Friday, February 26, 2021

John Dalton: English scientist

John Dalton is best known for his atomic theory and research in color blindness. John Dalton was born on 6 September 1766 at the village of Eaglesfield near Cockermouth in Cumberland, a stronghold of the Society of Friends.

Both his parents came of Quaker stock from which Dalton inherited his love of learning. Quaker schoolmaster in the village school taught him mathematics with a practical bent.

At the early age of twelve, Dalton started to teach mathematics, under the influence of his teacher Elihu Robinson—a Quaker interested in natural philosophy and meteorology. His village school was in an old barn and later in the Quakers’ Meeting House.

Dalton never had a formal education in chemistry, but it was probably at this point that he had his first contact with popular books on Newtonianism from which he began to build his scientific ideas. In 1780, Dalton moved to Kendal, where he became a teacher in a Quaker school.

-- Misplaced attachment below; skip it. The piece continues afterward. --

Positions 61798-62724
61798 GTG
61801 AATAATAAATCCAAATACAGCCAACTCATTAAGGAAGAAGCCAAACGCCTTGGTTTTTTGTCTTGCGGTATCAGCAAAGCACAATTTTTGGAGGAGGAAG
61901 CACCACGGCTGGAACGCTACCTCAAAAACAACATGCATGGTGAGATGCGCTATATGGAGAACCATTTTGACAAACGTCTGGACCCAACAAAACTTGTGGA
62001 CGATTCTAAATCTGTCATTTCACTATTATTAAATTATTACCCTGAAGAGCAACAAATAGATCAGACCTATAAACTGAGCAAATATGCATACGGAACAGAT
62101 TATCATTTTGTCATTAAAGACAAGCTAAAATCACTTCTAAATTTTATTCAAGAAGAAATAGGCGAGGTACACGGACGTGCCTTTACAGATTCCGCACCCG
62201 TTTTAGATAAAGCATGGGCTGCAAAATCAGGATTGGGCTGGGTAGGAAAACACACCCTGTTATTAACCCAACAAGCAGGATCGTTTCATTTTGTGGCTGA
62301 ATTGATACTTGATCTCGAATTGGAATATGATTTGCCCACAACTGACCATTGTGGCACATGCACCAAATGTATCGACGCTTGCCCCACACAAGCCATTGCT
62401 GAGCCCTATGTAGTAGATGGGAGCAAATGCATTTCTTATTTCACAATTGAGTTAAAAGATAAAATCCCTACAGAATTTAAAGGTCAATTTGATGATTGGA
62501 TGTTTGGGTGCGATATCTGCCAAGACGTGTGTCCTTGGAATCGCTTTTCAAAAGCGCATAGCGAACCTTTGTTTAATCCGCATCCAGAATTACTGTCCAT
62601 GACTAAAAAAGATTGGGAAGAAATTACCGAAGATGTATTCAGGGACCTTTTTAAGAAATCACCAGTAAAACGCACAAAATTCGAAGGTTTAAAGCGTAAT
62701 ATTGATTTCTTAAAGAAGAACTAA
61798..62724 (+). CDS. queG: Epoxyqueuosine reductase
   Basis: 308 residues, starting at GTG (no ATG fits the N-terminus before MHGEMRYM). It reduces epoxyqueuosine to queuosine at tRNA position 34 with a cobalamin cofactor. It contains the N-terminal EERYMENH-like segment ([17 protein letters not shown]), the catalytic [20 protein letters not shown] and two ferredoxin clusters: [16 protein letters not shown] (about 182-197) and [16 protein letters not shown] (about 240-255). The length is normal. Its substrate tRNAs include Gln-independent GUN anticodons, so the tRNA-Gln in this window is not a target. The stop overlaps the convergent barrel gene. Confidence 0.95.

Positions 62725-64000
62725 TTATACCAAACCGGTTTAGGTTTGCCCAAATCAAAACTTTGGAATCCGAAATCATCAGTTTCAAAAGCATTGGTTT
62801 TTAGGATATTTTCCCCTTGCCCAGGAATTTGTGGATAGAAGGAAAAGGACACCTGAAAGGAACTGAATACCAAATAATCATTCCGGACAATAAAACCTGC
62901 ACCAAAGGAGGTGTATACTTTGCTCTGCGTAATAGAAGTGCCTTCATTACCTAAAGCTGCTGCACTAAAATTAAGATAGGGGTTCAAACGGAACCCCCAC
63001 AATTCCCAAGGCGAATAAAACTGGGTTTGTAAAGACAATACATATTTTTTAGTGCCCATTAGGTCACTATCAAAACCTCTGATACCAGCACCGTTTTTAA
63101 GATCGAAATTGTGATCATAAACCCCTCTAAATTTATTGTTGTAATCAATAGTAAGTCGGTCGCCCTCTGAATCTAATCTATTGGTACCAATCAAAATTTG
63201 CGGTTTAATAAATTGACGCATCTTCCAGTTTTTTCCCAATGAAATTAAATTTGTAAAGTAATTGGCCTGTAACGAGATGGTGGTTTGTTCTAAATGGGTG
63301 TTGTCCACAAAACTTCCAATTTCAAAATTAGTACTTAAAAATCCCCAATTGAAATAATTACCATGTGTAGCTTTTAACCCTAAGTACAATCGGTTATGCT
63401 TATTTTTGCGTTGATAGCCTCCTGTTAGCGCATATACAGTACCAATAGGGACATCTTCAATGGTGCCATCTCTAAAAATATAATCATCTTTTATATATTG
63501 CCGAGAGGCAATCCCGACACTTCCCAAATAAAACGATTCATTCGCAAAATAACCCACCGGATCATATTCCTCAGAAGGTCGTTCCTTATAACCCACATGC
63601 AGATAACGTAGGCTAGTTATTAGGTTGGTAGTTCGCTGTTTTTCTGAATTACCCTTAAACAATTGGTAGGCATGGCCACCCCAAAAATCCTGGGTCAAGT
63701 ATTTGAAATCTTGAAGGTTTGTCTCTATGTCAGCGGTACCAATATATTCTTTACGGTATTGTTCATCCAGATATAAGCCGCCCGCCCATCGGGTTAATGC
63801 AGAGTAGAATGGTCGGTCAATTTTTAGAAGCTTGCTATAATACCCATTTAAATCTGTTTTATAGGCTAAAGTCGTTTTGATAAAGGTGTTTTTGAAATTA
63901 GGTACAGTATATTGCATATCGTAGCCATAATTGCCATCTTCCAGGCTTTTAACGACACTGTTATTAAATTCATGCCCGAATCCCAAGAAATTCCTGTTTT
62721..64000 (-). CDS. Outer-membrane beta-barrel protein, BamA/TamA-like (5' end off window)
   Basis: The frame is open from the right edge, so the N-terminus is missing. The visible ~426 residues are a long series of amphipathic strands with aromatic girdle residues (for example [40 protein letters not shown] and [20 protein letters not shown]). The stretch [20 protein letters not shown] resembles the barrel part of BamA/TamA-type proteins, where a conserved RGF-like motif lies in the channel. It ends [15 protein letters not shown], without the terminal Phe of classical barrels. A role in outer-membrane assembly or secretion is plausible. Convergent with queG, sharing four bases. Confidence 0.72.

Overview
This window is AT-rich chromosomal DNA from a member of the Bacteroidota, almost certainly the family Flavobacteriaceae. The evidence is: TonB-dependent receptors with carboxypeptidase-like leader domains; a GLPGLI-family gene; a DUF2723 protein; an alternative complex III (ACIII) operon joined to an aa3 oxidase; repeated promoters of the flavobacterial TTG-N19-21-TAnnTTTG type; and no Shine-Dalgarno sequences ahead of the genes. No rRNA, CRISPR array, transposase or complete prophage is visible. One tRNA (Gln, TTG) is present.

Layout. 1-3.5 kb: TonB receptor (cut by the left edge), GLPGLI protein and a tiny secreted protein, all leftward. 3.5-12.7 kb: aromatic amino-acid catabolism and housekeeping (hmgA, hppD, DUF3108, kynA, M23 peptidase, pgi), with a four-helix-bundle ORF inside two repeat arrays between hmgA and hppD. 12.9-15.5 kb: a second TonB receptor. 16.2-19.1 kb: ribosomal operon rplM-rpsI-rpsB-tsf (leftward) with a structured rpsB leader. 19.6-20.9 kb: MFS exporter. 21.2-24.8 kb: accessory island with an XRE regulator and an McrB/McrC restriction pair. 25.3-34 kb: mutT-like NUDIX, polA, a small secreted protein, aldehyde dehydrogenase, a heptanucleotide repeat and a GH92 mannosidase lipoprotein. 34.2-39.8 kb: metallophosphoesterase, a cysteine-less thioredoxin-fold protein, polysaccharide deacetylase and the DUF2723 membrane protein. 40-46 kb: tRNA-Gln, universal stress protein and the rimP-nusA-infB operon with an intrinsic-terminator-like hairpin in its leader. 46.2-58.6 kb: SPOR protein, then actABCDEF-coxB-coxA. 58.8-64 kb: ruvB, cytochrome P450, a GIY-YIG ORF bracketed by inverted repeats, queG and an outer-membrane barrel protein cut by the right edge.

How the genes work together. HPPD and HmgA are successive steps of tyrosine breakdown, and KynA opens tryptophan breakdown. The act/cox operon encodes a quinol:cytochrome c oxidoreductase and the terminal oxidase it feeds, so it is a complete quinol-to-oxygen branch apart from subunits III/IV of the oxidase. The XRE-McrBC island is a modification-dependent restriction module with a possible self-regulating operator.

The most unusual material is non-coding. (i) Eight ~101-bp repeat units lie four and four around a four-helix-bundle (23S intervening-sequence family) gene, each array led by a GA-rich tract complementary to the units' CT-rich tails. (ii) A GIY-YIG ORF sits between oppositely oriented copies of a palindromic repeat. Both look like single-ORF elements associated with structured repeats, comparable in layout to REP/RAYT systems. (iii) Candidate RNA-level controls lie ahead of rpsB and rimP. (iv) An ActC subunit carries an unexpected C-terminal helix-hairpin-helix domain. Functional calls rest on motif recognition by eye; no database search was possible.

At Kendal Dalton was lucky in meeting a remarkably able blind man, John Gough, who taught him languages and mathematics and encouraged him to start a meteorological journal in 1787, which Dalton continued until the day before his death.

He worked on color-blindness and meteorology. Dalton realized that he and his brother were both unable to see red. He had discovered this, apparently, when sent by his mother to buy some thread matching her grey Quaker dress; he returned with scarlet, which looked the same to him.

His initiative in making his own barometer, thermometer, rain gauge and hygrometer, shows Dalton’s innate experimental ingenuity. With these instruments Dalton made daily observations for five years, 1788 to 1792, of the barometric pressure and the wind, of the temperature of the air, of its hygrometric state and rainfall, and also of the occurrence of snow and ice, of thunder, and in great detail of the aurora borealis.

He is chiefly remembered for his atomic theory. Dalton proposed the Atomic Theory in 1803. The theory held that all matter was composed of small particles, elements possess unique characteristics and weight, and that there are three types of atoms simple, compound, and complex. He was the first to suggest the mass of one atom of hydrogen as the atomic mass unit. The unit became the dalton.

He was elected into the Royal Society in 1822 and was awarded the first Royal Medal in 1826. On 27 July, in Manchester, Dalton fell from his bed and was found lifeless by his attendant.
John Dalton: English scientist

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